The Lollipop Shoes
|2 May 2007|
|Media type||Print (Hardback & Paperback)|
|Pages||352 pp (first edition, hardback)|
|ISBN||ISBN 0-385-60948-5 (ISBN13: 9780385609487)|
|Followed by||Peaches for Monsieur le Curé (Peaches for Father Francis in the US)|
The Lollipop Shoes (retitled The Girl with No Shadow in the U.S.) is a 2007 novel by Joanne Harris and is a sequel to the best-selling Chocolat. Set between Hallowe'en and Christmas, it continues the story of the chocolate-making witch, Vianne Rocher, and her two young daughters, Anouk and Rosette.
After leaving Lansquenet-sous-Tannes, Vianne has been living in the Montmartre quarter of Paris for the past four years. She has forsaken magic to live a normal life, and is quietly resigned to having lost her identity. However, just as she is about to make the terrible mistake of marrying a man she does not love just for the sake of respectability, she is befriended by the mysterious and free-spirited Zozie de l'Alba, who turns her life - and Anouk's - upside down.
Darker than Chocolat and more openly mystical, the story is told in the first person from the three viewpoints of Vianne, Zozie and Anouk, indicated by the three icons: a sun, a black cat and a crescent moon.
Living in a tiny chocolaterie in Montmartre, Paris, Vianne and her daughters Anouk and Rosette have forsaken magic and adventure for a stable, if unhappy life. Vianne has now become the widow Yanne Charbonneau, mother of 'Annie'. Hiding her magical nature, she feels she is doing the right thing by her daughters, but she herself is dissatisfied: there is friction with Anouk; money is short; there is pressure from her landlord, Thierry le Tresset, to marry him and she no longer has time to make hand-made, quality chocolate, but is forced to sell the ordinary, factory-made kind. Anouk is equally unhappy. She is bullied at school and made to feel like a freak; her mother seems to have changed beyond recognition and she hates living in Paris. She misses Roux, Rosette's father, with whom Vianne is still in love, but whom she left because of his inability to settle down. The situation seems hopeless and set to deteriorate. And then, on All Hallows' Eve, Zozie de l'Alba blows into their lives, bringing back magic and enchantment. She seems to be exactly what Vianne herself used to be; a benevolent force, a free spirit, helping people wherever she goes. But Zozie is a thief of identities, maybe even a collector of souls. She has her eye on Vianne's life, and begins to insinuate herself into the family.
She is soon working at the chocolaterie, helping and understanding everyone as Vianne used to do. She helps Anouk to deal with the bullies who torment her at school. The shop begins to prosper under her guidance, much to Thierry's displeasure. When Roux, Vianne's former lover, re-appears on the scene, Zozie helps Vianne to decide between a stable life with Thierry and a loving relationship with the man she loves.
But as Vianne's life begins to improve little by little under Zozie's influence, it becomes clear that all this must come at a terrible price. Finally, Vianne is forced to confront Zozie on her own ground, to reclaim her magic and her identity and to fight back - but is it too late?
Vianne is many things; a witch, a traveller, a chocolate-maker, a troubled soul. She has been used to travelling all her life, and is impelled to move on "with the wind" every time she believes she has found a place to settle down. She has great powers of empathy, and is able to help people in trouble, though she is much less good at helping herself. She lives for her daughters, but is secretly afraid of other relationships, preferring to flee rather than settle down and face the possibility of rejection. She has spent most of her life on the run from the various embodiments of her fears; "the Black Man", who represents the Church, and "The Kindly Ones", which symbolize her fear of losing her children.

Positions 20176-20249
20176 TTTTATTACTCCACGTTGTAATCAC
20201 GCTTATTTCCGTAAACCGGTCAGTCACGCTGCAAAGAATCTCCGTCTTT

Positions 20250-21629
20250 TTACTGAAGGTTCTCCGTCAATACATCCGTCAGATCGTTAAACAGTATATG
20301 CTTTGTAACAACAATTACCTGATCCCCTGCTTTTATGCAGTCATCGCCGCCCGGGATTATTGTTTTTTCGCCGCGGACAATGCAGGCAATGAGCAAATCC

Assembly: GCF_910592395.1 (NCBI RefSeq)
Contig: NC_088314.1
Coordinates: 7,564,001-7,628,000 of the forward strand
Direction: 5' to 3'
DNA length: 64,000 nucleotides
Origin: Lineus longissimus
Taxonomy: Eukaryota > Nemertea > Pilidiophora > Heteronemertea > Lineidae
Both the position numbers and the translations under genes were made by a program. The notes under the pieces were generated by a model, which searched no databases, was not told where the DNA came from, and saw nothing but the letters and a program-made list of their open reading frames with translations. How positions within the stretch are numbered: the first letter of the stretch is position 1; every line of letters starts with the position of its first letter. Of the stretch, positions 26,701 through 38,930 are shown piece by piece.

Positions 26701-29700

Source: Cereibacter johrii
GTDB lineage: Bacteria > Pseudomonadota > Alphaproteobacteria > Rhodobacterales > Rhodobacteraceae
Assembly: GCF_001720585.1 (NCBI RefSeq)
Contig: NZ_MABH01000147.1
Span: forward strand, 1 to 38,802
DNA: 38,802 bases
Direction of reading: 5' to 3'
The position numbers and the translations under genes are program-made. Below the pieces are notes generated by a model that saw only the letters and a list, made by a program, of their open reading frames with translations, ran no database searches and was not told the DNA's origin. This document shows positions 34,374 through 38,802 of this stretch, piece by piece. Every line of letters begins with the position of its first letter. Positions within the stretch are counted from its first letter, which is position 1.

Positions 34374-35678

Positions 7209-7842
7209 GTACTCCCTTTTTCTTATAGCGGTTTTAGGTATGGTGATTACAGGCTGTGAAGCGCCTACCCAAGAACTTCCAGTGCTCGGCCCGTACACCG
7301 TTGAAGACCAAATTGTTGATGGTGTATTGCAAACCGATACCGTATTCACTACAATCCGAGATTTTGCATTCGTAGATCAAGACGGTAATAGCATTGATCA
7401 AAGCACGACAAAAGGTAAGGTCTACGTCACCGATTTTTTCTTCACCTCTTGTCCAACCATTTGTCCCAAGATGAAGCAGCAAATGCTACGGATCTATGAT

Zozie de L'Alba
Zozie is a shadowy figure. She has many personas, but the one she uses to seduce Vianne and Anouk is charming, bohemian and free-spirited. She loves shoes, which she uses to read character (just as Vianne uses chocolate). However, underneath the charm, her ruthlessness and greed emerge. She is unusual among Harris' characters in that her motives are never made entirely clear - she remains a mystery until the end.
Anouk is entering adolescence, and she is unhappy and confused. She hates the way her mother has changed, is bullied at school and hates the fact that her mother is contemplating marriage. She is at a vulnerable stage in her life, and is immediately seduced by Zozie and her promises.
- Thierry le Tresset is described by Vianne as tall as heavy, with "an open face", "working hands", "best suited to building walls". He is 51 and divorced and rich. He has a very simple, enthusiastic personality - "cheery, determined and impervious to any argument", but he is also patronizing and slightly mysoginistc. He is very much in love with Yanne, viewing her as a sort of Cinderella, but he knows nothing of her true identity.
- Madame Poussard is a family friend of Thierry's, the former owner of the chocolate-shop. She died near Halloween of a stroke.
- Rosette is a very quick child of 4, with a very developed sense of humor. She talks very little, but she can already sign and read very well, and she loves to draw. One doctor diagnosed her with cri-du-chat (a rare genetic disorder). She's very perceptive to magic. Zozie observes that she has no sense of danger, that's she's accident-prone, and she gets violent when she has a tantrum. She has an imaginary friend called "Bam", which Vianne can sometimes see.
- Jean-Loup Rimbault is a pupil at Anouk's school. He's 12, he's been held back a year because of a heart condition, because of which he's had to stay in hospital for four months. His parents are divorced and he lives with his mother. He's an amateur photographer, his favourite word is 'lame' and his ambition is to see and photograph a ghost. Anouk got to know him when she tried the new attitude Zozie taught her, as a personal dare, and they became friends almost immediately. His favourite chocolate is bitter almond crisp, "Rather an adult taste", thinks Vianne. He's Anouk's first real friend at school.
- Roux is a character who first appeared in Chocolat. A traveller, one of the "river-rats", he is still in contact with Vianne through letters, although they haven't seen each other for four years. He is Rosette's father, following a brief liaison with Vianne, but Vianne has never told him this. He's been in love with Vianne without her knowledge since they met, but she considers him too volatile and free-spirited to be husband or father material. He lives on a boat, takes occasional work to make a living, and trusts hardly anyone. He is stubborn, honest and direct, but living as he does on the fringes of society, Vianne thinks he can never settle down.
- Laurent Pinson is the owner of a cafe in the same square as the chocolaterie.
- Nico is one of the people Zozie helps; a very fat young man who has issues about his weight, women and his mother. He likes Alice.